Leg/Buttock Pain and Tingling
Leg/buttock pain along with tingling and/or numbness may result from injury or other biomechanical issues at one or several other locations. For instance, compression of a nerve root between the lumbar vertebrae or from encroachment of an intervertebral disc onto the nerve may cause radiating pain down the back of the leg and into the foot. Likewise, compression of the sciatic nerve (the large nerve that travels down the back of the leg) may get compressed as it passes through the piriformis muscle - located at the buttocks region (Piriformis Syndrome), while compression of the sciatic nerve may also occur at numerous other regions causing similar radiating pain down the leg (Sciatica). Regardless of the name the source of symptoms is typically due to compression of the nerve at some location along its path. The team at Generations will take you through a detailed assessment to determine the source of the compression, while educating each individual on compromising positions/activities specific to each individual case. Treatment will involve progressive hands-on techniques to relieve the source of compression, while implementing modalities such as acupuncture, electrotherapy laser and in some cases mechanical traction, to reduce pain.

Patellofemoral Pain
A sprain to one or numerous ligaments around the knee such as the MCL, ACL, LCL or PCL are some of the most common injuries referred to Generations Sport & Spine. Knee sprains result from a sudden twist or combination of a stop and twist motion. Pain may be felt on either side of the knee and may also be combined with a feeling of a lack of stability and fearfulness to weight bear on the involved side. Treatment includes manual techniques to improve soft tissue extensibility, joint mechanics and normalized mobility of the involved lower extremity. Modalities such as acupuncture, electrotherapy and laser are frequently used to reduce pain and inflammation. Furthermore, exercises focusing on restoring strength and mobility are utilized while addressing resulting biomechanical issues.

Knee Sprains
A sprain to one or numerous ligaments around the knee such as the MCL, ACL, LCL or PCL are some of the most common injuries referred to Generations Sport & Spine. Knee sprains result from a sudden twist or combination of a stop and twist motion. Pain may be felt on either side of the knee and may also be combined with a feeling of a lack of stability and fearfulness to weight bear on the involved side. Treatment includes manual techniques to improve soft tissue extensibility, joint mechanics and normalized mobility of the involved lower extremity. Modalities such as acupuncture, electrotherapy and laser are frequently used to reduce pain and inflammation. Furthermore, exercises focusing on restoring strength and mobility are utilized while addressing resulting biomechanical issues.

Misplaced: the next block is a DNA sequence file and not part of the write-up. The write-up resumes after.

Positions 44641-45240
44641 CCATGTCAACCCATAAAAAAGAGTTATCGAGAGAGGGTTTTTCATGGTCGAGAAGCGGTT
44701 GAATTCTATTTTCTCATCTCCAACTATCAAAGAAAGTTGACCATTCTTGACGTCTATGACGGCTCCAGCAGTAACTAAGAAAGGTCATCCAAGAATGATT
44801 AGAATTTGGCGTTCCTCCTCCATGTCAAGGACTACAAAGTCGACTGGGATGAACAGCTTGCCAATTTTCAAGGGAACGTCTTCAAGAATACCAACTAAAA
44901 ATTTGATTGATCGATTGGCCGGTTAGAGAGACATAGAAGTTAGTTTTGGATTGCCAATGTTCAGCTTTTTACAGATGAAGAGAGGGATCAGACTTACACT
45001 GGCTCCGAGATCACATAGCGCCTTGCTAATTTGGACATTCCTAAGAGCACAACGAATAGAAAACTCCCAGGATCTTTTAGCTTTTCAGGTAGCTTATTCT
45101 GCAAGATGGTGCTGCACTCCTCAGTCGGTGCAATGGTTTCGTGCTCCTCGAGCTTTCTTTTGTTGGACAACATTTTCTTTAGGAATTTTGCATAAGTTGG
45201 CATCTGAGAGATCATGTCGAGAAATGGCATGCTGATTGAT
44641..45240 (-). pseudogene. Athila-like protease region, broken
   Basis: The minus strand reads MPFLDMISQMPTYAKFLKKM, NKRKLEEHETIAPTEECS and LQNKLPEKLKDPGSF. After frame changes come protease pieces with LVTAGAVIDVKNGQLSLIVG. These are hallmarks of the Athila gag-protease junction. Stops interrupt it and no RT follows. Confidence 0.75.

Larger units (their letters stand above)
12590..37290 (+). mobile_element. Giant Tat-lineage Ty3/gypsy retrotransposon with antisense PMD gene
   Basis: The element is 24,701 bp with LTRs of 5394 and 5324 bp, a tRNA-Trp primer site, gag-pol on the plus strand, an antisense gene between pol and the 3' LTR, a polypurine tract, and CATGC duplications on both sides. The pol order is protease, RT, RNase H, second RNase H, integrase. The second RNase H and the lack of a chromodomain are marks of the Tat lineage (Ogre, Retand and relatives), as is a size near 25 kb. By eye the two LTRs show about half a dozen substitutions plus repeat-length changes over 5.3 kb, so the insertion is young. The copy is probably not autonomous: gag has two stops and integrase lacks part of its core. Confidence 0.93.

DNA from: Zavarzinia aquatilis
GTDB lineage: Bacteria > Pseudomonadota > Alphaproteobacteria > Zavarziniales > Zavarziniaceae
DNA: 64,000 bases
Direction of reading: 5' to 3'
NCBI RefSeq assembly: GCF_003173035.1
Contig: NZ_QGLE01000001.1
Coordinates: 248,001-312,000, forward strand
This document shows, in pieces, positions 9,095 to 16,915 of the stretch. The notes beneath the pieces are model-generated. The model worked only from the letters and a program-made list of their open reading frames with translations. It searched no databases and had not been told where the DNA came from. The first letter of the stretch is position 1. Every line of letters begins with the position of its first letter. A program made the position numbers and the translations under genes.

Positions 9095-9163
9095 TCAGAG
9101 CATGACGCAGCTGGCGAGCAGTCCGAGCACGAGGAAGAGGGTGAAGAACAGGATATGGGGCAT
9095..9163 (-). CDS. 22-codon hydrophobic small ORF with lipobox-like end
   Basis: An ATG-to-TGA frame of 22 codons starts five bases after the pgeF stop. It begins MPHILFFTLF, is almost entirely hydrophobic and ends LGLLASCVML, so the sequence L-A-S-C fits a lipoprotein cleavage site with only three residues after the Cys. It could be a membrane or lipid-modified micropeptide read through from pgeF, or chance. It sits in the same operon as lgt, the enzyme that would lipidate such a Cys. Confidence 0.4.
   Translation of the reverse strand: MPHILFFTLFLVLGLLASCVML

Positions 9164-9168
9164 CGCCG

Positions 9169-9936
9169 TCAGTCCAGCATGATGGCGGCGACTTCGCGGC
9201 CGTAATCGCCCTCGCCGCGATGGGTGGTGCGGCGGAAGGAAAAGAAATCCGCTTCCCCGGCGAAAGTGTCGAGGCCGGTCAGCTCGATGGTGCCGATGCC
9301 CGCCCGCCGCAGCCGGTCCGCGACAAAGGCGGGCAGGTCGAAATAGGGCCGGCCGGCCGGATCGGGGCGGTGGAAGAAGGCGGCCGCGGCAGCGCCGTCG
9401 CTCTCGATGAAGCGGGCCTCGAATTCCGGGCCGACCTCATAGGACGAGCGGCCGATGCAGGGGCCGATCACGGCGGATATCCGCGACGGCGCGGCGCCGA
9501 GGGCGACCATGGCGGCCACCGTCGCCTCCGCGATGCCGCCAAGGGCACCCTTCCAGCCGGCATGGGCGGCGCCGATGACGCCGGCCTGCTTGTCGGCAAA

Ankle Sprains
Ankle Sprains are also one of the most common orthopedic injuries sustained within the general population. Most common is the lateral ankle sprain, which involves a quick uncontrolled rolling motion onto the outside of the foot. Symptoms include moderate to severe swelling, pain on the outside of the foot, due to a stretching or tearing of the ligaments, while pain on the inside of the foot is also common, due to a compression of the bones of the foot up against the inside ankle bone. The first goal of treatment is to reduce swelling, while later concentrating on resulting strength, balance or biomechanical issues. Reoccurrence of ankle sprains is high; therefore the Generations staff will work closely with each individual to ensure that they can return to their previous level of activities without fear of re-injury.

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Plantar Fasciitis
Plantar Fasciitis is a repetitive strain injury to the thick connective tissue that spans the bottom of the foot. Typical symptoms include pain located around the heel, when weight bearing causing a noticeable limp. Treatment includes aggressive soft tissue methods, such as Graston Technique and deep friction massage to break up thickened scar tissue allowing for better pliability of the fascia; ankle joint mobilizations and the correction of biomechanical issues that may cause more pressure and overuse to the fascia. Modalities such as electrotherapy, laser and acupuncture may also be used to decrease pain, while specific taping methods may be utilized to help off-load the overworked fascia.